How to find WiFi no matter your travel destination


Long gone are the days when traveling meant unplugging, if only by nature of not having access to the internet. Now, we can get a cellular connection almost anywhere in the world — but even with ever-improving international data plans, that bill can add up quickly. So for many travelers, finding WiFi on the go is the holy grail, whether you need to see where you’re going, order an Uber or just post your latest adventure on Instagram. Fortunately, it’s increasingly possible to locate free or public WiFi all over the globe — here’s how.

Hit up chain coffee shops and restaurants

“Starbucks is the most reliable source of WiFi I’ve found worldwide,” said Paige Brunton, a digital nomad and online business educator. Indeed, Starbucks offers free WiFi in all of its U.S. locations and in many international locations; and other large chains, like McDonald’s, also have free networks. Wherever you are, look for large restaurants such as those or local coffee shop chains that may have WiFi for customers (you just may have to make a small purchase).

You may also have luck in certain retail stores, like large department or tech stores. The Apple Store, for example, typically has an open network, according to CNET.

Visit tourist hotspots

Places like museums, public parks and theatres are also likely to offer free WiFi for visitors. Ask an employee or just try connecting when you go to these places to avoid using data while you’re there; or if you need WiFi to look something up while on the go, see if you can access these public networks while standing in the lobby or near the entrance.

Stop in a transportation hub

Many airports, train stations and bus stations around the world offer free WiFi. You may be limited to a certain amount of time (such as 45 minutes), but if you only need to look a couple things up, that’s plenty.

Connect to your cable company’s network

Before you head out on your trip, ask your cable, internet or phone provider if they have public WiFi hotspots you can connect to as a subscriber — there’s a good chance they do. For example, Cox, Xfinity, Optimum and Spectrum all offer high-speed hotspots throughout the United States part of a collaboration known as Cable WiFi.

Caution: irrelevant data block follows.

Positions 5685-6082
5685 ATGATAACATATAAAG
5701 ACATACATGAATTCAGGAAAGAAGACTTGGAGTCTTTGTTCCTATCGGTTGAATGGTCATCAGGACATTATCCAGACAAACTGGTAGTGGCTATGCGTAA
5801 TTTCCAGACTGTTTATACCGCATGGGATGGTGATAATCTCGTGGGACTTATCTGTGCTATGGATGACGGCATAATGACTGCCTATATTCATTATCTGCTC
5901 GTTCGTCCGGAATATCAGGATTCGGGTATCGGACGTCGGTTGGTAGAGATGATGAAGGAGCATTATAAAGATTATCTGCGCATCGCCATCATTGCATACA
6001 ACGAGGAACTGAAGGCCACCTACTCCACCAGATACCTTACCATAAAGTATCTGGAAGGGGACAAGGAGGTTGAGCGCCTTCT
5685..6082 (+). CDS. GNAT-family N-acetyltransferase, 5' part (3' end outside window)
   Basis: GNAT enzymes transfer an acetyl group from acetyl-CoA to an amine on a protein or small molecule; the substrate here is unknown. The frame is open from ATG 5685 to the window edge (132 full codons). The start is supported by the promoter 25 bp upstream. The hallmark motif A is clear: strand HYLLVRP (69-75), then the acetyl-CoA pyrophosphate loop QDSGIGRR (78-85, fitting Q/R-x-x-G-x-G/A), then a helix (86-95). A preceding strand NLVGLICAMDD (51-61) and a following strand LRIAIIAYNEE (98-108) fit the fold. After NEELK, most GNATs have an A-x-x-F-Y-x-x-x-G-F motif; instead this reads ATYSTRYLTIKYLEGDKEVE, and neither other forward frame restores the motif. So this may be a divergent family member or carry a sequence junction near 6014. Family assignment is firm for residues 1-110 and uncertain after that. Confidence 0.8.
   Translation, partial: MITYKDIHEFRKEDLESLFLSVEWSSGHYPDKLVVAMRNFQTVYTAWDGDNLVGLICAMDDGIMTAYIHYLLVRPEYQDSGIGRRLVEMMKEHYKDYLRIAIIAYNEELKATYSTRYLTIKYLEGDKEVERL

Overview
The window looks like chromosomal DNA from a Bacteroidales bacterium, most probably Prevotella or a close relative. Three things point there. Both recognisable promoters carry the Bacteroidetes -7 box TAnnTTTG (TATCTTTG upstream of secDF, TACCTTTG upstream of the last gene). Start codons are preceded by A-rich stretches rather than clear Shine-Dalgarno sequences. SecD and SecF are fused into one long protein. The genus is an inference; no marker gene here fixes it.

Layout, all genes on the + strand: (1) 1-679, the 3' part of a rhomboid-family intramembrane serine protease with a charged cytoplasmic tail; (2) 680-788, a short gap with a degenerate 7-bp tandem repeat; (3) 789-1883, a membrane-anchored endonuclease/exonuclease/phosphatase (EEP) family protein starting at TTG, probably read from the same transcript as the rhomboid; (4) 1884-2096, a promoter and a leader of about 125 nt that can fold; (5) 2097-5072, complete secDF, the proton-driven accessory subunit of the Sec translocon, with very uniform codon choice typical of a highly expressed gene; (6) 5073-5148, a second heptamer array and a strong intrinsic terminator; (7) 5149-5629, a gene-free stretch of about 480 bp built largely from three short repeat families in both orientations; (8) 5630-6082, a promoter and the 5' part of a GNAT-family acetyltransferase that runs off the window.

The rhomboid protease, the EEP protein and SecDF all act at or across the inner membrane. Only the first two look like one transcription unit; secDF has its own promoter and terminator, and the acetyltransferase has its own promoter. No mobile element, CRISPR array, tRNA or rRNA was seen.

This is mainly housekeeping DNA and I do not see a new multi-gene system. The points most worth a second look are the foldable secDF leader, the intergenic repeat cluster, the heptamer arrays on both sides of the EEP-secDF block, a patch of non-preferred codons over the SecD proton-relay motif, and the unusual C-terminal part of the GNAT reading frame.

Use a WiFi-finding app

You could take a trial-and-error approach, testing different spots as you go throughout the day to see if they have free WiFi. Or, you could let your phone do the work for you. “[Instabridge] tends to be my go-to for WiFi passwords,” Brunton said of the app that allows users to share WiFi passwords and details with the rest of the community. And popular apps like WiFi Finder, OpenSignal and Wefi make it easy to locate various hotspots wherever you are.


Search review sites

Sites like Yelp and Foursquare can be great sources for WiFi info. On Yelp, you can filter your search (even just a general search of the neighborhood you’re in) to only show results with free WiFi; and if you search “free WiFi” on Foursquare, you’ll get a slew of results in the area where that feature has been mentioned by users.

Open your settings

When in doubt, it “never hurts to just open your settings and see what WiFi networks are available,” said Jessica Silber, director of global sales at GeoEx. “That’s how [I] found out that Hong Kong had free public WiFi on the beach... and [I] could access the bus schedule to get back to the city.”

Travel with a mobile hotspot

If you don’t want to rely on public networks, you can bring WiFi with you wherever you go by using a mobile hotspot. You can get a data plan through your cellular provider with a hotspot like AT&T’s Nighthawk LTE Mobile Hotspot Router or Verizon’s Jetpack MiFi 8800L, or use a pay-as-you-go hotspot like this one from Skyroam. You can even use your smartphone as a personal hotspot if you want to connect your computer or tablet — keep in mind, though, that this will use up data, so make sure you’re aware of your data plan and overage charges. If you’re traveling abroad, make sure you have an international data plan to avoid roaming fees, or consider buying a local SIM card with data.

Wherever you’re connecting, take measures to protect your personal information as best as possible. When you’re on a public network, avoid entering personal information like credit cards and social security numbers; and stick to secure “https” websites. If you want to be extra careful, you can get a VPN (virtual private network) like NordVPN, which routes your connection through a private server so your web activity isn’t publicly accessible.